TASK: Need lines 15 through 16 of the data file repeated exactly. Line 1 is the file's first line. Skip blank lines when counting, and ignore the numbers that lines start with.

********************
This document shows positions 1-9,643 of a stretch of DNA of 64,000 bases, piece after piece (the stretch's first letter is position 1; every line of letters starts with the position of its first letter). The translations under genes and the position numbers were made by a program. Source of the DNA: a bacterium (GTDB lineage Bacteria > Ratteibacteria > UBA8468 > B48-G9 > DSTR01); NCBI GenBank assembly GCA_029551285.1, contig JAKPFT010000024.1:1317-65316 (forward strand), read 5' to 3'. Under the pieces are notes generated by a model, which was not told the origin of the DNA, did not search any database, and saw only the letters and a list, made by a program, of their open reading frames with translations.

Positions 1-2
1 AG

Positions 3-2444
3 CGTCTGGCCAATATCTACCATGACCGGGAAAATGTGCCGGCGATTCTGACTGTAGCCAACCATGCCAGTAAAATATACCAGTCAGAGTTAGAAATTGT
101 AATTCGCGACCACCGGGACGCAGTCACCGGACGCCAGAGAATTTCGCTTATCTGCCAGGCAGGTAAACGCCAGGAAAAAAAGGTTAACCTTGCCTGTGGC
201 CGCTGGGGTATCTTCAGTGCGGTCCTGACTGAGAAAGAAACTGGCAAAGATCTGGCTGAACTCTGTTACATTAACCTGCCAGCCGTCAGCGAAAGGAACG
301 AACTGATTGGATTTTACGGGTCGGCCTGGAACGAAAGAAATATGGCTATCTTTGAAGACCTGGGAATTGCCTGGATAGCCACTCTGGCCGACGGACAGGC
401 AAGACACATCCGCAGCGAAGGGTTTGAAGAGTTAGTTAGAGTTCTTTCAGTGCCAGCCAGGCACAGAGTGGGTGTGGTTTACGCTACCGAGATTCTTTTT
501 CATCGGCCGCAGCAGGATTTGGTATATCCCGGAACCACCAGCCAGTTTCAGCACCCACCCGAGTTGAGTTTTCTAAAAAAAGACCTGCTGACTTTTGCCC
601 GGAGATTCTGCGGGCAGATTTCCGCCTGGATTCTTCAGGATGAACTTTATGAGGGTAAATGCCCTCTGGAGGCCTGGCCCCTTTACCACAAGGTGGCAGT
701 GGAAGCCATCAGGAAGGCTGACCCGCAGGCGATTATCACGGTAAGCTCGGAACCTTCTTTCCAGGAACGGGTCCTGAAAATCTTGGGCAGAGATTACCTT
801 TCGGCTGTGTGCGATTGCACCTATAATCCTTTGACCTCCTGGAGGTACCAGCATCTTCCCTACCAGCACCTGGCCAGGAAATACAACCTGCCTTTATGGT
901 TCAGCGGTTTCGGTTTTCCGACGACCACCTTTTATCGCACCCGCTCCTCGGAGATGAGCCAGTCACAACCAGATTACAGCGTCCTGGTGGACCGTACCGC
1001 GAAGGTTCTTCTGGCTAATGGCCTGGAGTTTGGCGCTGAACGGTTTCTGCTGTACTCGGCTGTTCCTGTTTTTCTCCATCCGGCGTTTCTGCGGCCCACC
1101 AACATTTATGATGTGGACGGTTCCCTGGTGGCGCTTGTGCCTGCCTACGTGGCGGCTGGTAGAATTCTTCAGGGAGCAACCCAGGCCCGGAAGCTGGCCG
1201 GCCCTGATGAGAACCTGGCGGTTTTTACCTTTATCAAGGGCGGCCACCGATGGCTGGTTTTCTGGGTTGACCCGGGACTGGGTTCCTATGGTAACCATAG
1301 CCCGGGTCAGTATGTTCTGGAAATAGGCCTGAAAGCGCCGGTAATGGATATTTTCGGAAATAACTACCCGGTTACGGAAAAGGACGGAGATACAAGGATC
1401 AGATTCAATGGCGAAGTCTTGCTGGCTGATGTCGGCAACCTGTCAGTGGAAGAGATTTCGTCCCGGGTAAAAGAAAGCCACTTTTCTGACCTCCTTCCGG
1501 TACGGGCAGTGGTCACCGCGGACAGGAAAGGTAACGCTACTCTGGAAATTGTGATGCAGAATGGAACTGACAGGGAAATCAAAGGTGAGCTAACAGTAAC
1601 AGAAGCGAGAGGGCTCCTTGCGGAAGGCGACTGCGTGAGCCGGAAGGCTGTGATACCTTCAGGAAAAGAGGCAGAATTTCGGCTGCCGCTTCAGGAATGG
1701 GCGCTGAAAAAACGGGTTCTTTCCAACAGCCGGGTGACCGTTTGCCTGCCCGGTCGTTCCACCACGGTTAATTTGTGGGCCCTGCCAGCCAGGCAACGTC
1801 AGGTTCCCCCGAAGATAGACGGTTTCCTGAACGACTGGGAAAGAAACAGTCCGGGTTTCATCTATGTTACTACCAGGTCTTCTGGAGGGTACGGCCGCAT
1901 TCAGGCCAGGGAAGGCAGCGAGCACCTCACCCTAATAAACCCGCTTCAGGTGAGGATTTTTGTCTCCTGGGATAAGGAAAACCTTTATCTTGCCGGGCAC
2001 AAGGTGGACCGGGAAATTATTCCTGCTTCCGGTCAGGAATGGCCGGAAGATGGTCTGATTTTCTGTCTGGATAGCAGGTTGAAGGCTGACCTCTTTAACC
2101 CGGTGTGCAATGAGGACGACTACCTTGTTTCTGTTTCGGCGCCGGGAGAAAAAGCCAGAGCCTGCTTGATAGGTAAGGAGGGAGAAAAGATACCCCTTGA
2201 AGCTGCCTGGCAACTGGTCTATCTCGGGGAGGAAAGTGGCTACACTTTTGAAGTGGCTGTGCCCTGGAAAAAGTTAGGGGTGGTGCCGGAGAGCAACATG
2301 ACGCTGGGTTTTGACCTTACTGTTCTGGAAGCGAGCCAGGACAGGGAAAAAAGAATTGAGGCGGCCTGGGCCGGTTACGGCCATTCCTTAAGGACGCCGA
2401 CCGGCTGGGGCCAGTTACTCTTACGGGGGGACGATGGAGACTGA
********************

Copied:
1001 GAAGGTTCTTCTGGCTAATGGCCTGGAGTTTGGCGCTGAACGGTTTCTGCTGTACTCGGCTGTTCCTGTTTTTCTCCATCCGGCGTTTCTGCGGCCCACC
1101 AACATTTATGATGTGGACGGTTCCCTGGTGGCGCTTGTGCCTGCCTACGTGGCGGCTGGTAGAATTCTTCAGGGAGCAACCCAGGCCCGGAAGCTGGCCG